• Wheat-Based Foods: bread, pasta, cereal, anything with wheat flour. This includes grains that contain gluten like barley, bulgur, and some oats.
  • Processed Meats: cold cuts, bacon, hot dogs, deli meats
  • Junk Food and Snack Foods: cakes, muffins, cookies, pizza, crackers, popcorn, potato chips, all sugary snacks
  • Standard Dairy Products: milk, ice cream, cheese
  • Artificial Sweeteners: sucralose, saccharin, aspartame

The Bottom Line About Leaky Gut

Increased intestinal permeability is a condition that often produces more questions than answers, but the truth is that there are steps you can take today to get the condition under control. As the evidence shows that leaky gut syndrome might be a precursor to numerous autoimmune disorders, it’s smart to take the time today to improve your gut health with a healthy diet and lifestyle. 

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Sources:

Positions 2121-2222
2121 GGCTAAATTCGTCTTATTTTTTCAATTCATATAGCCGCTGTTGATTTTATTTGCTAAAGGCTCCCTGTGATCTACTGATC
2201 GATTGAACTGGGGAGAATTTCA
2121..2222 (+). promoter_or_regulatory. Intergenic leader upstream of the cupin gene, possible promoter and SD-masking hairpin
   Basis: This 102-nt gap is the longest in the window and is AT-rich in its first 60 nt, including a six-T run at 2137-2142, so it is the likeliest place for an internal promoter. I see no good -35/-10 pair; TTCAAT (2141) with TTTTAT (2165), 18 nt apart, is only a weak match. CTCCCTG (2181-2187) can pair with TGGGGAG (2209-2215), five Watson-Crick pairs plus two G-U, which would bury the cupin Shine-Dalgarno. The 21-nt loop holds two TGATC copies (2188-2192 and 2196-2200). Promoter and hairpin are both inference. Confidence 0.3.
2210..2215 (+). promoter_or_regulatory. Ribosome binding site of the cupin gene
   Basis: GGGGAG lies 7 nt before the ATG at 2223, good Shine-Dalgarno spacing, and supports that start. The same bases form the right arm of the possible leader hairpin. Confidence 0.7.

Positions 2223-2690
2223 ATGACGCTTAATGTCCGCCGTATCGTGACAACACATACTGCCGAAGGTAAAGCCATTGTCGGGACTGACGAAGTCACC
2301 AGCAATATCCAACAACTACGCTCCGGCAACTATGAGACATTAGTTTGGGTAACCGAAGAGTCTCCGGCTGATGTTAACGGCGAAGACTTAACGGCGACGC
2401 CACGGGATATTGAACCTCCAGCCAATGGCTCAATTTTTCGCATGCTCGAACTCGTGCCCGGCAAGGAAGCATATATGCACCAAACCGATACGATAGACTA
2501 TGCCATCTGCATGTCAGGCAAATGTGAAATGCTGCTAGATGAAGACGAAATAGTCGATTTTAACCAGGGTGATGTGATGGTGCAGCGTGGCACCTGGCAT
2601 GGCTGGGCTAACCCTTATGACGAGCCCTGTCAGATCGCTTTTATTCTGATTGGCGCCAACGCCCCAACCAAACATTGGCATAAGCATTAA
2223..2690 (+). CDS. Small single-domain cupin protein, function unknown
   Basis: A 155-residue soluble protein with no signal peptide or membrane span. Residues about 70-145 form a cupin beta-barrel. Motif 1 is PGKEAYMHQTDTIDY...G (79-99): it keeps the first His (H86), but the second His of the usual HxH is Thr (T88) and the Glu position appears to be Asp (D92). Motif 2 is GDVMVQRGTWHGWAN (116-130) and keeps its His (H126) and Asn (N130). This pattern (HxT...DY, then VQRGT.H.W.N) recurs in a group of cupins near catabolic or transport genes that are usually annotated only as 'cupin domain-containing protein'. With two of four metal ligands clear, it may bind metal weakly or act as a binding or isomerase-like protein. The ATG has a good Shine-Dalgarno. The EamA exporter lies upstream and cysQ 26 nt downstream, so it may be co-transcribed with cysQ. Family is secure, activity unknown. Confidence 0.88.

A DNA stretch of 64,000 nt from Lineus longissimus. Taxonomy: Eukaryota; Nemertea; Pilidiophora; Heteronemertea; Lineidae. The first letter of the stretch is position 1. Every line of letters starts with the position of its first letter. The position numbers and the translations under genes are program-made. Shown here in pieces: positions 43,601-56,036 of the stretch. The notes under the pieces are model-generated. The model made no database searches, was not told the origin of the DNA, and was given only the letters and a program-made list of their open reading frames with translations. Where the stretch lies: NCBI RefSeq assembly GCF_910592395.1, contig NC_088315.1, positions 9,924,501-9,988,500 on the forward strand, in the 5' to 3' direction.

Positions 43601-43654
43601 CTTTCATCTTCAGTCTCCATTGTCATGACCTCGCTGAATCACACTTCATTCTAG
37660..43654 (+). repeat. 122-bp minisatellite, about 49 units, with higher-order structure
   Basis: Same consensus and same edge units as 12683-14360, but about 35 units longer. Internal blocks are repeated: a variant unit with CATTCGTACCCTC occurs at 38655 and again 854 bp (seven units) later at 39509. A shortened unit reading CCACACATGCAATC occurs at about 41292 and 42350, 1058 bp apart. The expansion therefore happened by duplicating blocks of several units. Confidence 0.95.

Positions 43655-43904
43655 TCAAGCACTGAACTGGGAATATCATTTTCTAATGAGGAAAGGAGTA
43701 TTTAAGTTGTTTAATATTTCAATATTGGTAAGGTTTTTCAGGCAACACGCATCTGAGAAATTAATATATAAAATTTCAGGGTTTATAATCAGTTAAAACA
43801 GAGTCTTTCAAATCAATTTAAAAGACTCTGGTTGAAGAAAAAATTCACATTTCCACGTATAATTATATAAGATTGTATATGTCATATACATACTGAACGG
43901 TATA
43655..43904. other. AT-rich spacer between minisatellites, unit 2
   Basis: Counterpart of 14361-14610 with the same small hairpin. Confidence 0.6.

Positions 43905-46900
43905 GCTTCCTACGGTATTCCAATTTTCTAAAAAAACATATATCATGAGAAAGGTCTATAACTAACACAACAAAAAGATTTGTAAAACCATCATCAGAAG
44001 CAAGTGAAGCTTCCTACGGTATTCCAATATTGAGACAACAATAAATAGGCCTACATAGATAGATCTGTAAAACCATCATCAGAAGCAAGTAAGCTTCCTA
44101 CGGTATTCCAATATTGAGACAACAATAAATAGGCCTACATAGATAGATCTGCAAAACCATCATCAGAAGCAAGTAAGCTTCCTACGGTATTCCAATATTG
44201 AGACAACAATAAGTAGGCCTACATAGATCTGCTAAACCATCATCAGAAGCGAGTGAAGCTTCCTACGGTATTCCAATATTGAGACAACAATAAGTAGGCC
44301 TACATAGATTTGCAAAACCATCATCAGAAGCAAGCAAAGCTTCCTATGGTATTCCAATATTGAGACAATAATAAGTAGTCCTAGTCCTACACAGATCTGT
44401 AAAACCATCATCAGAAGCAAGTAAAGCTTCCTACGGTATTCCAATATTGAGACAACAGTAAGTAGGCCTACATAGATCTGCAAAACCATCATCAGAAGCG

https://www.healthline.com/nutrition/is-leaky-gut-real#section1

https://www.health.harvard.edu/blog/leaky-gut-what-is-it-and-what-does-it-mean-for-you-2017092212451

https://www.frontiersin.org/articles/10.3389/fimmu.2017.00598/full

https://www.ncbi.nlm.nih.gov/pubmed/16099460

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https://www.ncbi.nlm.nih.gov/pubmed/21248165/

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https://www.physiology.org/doi/abs/10.1152/physrev.00003.2008

https://www.physiology.org/doi/abs/10.1152/physrev.00003.2008

https://www.ncbi.nlm.nih.gov/pmc/articles/PMC3458511/

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https://www.ncbi.nlm.nih.gov/pubmed/22109896

https://www.ncbi.nlm.nih.gov/pmc/articles/PMC1856434/

http://www.openculture.com/2018/10/stephen-kings-20-rules-writers.html